It is also worth noting that much of the damage described by Mr. Lundgren is, in fact, more or less conjectural insofar as many of the relevant portions of the wreck are buried in the mud, and the underwater survey of the parts of the wreck still above the mudline seems to have been far less than comprehensive. Although my readings in this area have been brief, I wonder if the wreck is actually that of Hiei, which apparently sank very close to Kirishima and which suffered quite similar damage to Kirishima, particularly aft, before she sank. In that regard I wonder if it is possible that the damage aft to the rudder(s) was due to a torpedo hit (Hiei suffered several) and that the loss of the bow was due to a forward magazine explosion that took place before Hiei sank, as her last hours appear to remain more or less entirely unrecorded. Although the wreck survey apparently did not observe any torpedo holes in the hull (and Hiei was apparently torpedoed several times) it is in fact, quite easy to miss these -- In a sort of reverse situation, I clearly saw one where one was not aboard Bismarck -- and it is also possible that they were located in forward areas of the hull subsequently destroyed.

Mr. Lundgren concludes his paper with the statement "This wreck is without doubt Kirishima". I wonder if he might be able to provide some additional details to support this statement so that we may be absolutely sure that we are not actually looking at Hiei instead
."

[...]

"My reading of the manuscript seems to suggest that the identification of the wreck as Kirishima is primarily based upon the location of four hits, Nos 7, 15, 16, and 20, but in reality these hits do not appear overall to have been imaged in much detail. The report itself states:"...not all hit locations were caught on tape and two hits are only partially filmed as the camera moves right past them, including one which was hidden by the anchor chain over her stern.", further noting "More importantly, three 16-inch shell hits were either fully or partially caught on film in the exact locations Ikeda said they would be."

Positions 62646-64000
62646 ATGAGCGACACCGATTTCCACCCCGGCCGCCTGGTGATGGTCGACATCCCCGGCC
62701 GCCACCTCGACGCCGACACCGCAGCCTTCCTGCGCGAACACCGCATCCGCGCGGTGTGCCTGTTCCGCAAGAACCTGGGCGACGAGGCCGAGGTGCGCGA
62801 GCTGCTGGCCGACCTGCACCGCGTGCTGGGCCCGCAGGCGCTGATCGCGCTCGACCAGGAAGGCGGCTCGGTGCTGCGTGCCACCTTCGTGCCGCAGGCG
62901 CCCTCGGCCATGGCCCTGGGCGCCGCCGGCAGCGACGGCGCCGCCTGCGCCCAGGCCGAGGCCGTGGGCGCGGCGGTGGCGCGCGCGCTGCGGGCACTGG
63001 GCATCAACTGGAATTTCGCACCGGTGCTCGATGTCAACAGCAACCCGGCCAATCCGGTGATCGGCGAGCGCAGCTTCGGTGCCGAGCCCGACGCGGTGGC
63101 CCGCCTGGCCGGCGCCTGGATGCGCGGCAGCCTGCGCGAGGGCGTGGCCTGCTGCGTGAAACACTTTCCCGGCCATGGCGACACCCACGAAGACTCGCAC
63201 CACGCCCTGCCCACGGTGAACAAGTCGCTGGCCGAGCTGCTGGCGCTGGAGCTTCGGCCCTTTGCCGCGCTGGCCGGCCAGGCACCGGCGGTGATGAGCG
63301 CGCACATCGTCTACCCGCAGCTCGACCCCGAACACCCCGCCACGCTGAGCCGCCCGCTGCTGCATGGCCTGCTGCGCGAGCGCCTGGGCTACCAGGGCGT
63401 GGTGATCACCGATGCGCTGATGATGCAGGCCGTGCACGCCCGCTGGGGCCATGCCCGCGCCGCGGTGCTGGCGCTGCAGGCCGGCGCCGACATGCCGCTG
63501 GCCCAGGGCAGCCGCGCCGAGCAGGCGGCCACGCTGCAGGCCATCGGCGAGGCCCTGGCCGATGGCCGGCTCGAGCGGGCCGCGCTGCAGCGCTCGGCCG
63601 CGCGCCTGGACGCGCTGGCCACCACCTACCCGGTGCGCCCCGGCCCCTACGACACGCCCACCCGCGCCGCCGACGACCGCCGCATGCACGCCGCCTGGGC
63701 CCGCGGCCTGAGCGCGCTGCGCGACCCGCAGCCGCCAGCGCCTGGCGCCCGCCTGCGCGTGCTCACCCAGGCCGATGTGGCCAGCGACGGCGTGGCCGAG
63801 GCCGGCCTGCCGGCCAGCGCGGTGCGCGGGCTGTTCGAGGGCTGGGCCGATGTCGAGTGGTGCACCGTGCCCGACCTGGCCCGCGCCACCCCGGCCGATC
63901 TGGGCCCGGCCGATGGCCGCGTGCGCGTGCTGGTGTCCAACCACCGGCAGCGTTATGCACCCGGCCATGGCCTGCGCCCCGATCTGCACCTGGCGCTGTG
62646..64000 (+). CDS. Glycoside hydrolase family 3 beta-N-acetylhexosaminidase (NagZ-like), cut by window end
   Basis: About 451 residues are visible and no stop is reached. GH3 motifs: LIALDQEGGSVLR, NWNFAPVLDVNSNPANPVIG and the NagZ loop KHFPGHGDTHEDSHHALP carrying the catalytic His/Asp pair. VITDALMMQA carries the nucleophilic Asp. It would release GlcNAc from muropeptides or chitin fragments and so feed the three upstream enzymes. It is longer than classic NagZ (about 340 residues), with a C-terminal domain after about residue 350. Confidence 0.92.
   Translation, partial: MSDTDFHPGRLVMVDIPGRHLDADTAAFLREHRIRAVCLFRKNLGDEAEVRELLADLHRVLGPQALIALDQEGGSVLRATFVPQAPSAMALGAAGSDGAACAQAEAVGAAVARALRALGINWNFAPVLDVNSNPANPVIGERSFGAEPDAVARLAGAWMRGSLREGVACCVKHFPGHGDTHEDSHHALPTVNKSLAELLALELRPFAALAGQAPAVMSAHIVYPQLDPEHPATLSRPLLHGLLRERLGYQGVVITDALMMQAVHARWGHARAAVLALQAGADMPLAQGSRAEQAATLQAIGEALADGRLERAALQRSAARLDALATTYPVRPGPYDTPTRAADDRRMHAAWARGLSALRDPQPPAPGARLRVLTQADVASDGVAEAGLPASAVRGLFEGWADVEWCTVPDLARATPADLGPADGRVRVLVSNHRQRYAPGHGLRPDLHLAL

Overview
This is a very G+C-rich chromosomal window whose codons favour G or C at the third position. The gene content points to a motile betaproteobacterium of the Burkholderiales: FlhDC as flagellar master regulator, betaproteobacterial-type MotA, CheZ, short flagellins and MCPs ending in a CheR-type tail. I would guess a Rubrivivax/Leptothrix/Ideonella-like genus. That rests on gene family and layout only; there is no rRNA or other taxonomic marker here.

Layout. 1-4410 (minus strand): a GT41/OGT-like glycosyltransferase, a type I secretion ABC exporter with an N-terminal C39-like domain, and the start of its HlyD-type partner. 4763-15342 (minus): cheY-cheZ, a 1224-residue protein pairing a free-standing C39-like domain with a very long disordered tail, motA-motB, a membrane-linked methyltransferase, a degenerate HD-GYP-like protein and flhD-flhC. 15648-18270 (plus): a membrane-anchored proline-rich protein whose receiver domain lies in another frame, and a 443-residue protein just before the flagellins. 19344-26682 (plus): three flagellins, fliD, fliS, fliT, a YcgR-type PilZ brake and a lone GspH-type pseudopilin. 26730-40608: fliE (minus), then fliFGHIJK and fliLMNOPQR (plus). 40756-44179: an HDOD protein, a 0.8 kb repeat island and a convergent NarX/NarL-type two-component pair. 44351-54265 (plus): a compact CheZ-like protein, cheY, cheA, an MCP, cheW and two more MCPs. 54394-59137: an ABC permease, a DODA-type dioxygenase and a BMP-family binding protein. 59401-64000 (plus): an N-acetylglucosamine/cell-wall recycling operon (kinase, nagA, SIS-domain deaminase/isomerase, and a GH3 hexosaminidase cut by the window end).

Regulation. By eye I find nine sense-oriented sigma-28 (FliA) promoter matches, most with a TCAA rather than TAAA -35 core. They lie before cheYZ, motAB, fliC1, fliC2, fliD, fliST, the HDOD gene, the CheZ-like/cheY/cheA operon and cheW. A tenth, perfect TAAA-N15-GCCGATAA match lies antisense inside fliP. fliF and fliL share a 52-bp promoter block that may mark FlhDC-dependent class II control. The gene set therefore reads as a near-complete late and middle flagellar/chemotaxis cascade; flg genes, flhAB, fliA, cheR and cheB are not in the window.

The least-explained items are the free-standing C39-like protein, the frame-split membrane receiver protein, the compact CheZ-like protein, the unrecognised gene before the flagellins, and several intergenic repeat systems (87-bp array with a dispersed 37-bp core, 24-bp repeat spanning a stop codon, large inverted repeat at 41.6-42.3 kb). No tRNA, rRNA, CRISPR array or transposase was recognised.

I would begin by point out that assessing the caliber of a projectile hit even after close inspection above water would appear to be quite difficult. In that regard, it's worth noting that Mr. Lundgren's own analysis of the damage to South Dakota largely hinges upon the U.S. Navy's alleged inability to discriminate 14" from 8" projectile hits, which could (and probably were) inspected in some detail after action. If the U.S.N could not reliably tell 8" from 14" hits above water in 1942, how might Mr. Lundgren reliably discriminate 16" from 8" hits undewater in poor visibility sixty years later? Considering that Hiei also suffered gunfire damage aft before sinking, though admittedly not from 16" shells, one would have to rule out that these might actually be 8" hits on Hiei coincidentally falling in similar locations to those discribed by Ikeda.
"

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Re: Bismarck construction flaws

Post by Byron Angel » Tue Jun 12, 2012 12:21 am

Alecs,

I read Bill's posts in detail. My point is not whether the shells did or did not detonate, and it is not about whether Mr Lundgren's analyses and speculations about damage effects and ultimate causes of sinking are correct or not. The only point I'm making is that the new Japanese data turned up by Mr Lundgren indicate a substantially greater number of 16in hits upon KIRISHIMA than has hitherto been believed. Once again, permit me to repeat that nowhere in his posts does Mr Jurens dispute these new hit data - presumably because the difference between the effects of a 5in AA common and a 16in AP round is indisputably obvious..

As far as what caused those great holes in the battery deck, we will have to agree to disagree.

B

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Re: Bismarck construction flaws

Post by alecsandros » Tue Jun 12, 2012 5:42 am

Hello Byron,
Re-reading my posts today they seem different from what I intended to say.
As you know, English is not my native language, and maybe words don't come out as proper as they should.

In short, I consider Mr Lundgren's article a hypothesis. It is possible, and he has some arguments.
However, the way in which damaged is presented does not make sense for me. Maybe he's right, but I don't understand how those hits could have occured the way he says. And without understanding those explosions close to the hull/armored belt, I can't understand why the ship took on so much water and had to be scuttled...

Anyway, great talking to you Byron,
Hope you're ok...